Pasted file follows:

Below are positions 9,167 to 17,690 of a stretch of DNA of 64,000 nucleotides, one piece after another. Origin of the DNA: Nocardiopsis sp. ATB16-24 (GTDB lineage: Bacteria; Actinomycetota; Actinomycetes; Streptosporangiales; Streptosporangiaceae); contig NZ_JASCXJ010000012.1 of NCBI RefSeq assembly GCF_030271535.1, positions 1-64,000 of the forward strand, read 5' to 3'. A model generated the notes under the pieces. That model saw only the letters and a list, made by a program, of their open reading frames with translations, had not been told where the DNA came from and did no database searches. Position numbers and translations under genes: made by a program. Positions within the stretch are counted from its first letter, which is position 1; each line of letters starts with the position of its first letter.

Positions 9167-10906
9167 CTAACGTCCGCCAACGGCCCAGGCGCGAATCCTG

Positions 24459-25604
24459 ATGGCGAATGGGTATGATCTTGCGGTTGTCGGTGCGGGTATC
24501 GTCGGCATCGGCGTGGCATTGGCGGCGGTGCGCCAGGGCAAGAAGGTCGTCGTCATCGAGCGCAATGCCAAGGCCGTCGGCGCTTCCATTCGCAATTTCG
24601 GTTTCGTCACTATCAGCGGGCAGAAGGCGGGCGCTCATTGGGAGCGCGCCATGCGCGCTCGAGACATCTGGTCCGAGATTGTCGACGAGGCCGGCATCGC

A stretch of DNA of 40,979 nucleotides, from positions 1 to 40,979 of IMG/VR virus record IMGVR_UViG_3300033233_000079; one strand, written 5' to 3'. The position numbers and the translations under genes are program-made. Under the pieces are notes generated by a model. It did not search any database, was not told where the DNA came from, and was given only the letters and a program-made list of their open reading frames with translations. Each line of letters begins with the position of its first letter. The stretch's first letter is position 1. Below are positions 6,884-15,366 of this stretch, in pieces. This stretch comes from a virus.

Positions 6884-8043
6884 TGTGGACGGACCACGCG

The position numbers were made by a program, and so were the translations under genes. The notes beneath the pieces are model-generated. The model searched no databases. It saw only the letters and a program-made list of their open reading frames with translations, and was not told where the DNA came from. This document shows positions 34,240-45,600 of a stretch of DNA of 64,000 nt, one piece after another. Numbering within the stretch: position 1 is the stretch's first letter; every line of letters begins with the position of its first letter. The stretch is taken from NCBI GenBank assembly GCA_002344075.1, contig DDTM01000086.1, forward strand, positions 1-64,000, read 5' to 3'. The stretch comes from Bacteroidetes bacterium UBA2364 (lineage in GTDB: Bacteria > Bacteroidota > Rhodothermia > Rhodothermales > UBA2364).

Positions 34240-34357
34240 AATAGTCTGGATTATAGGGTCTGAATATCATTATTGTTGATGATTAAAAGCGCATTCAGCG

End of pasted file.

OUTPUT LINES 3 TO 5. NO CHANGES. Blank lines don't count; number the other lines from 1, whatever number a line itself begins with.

9167 CTAACGTCCGCCAACGGCCCAGGCGCGAATCCTG

Positions 24459-25604
24459 ATGGCGAATGGGTATGATCTTGCGGTTGTCGGTGCGGGTATC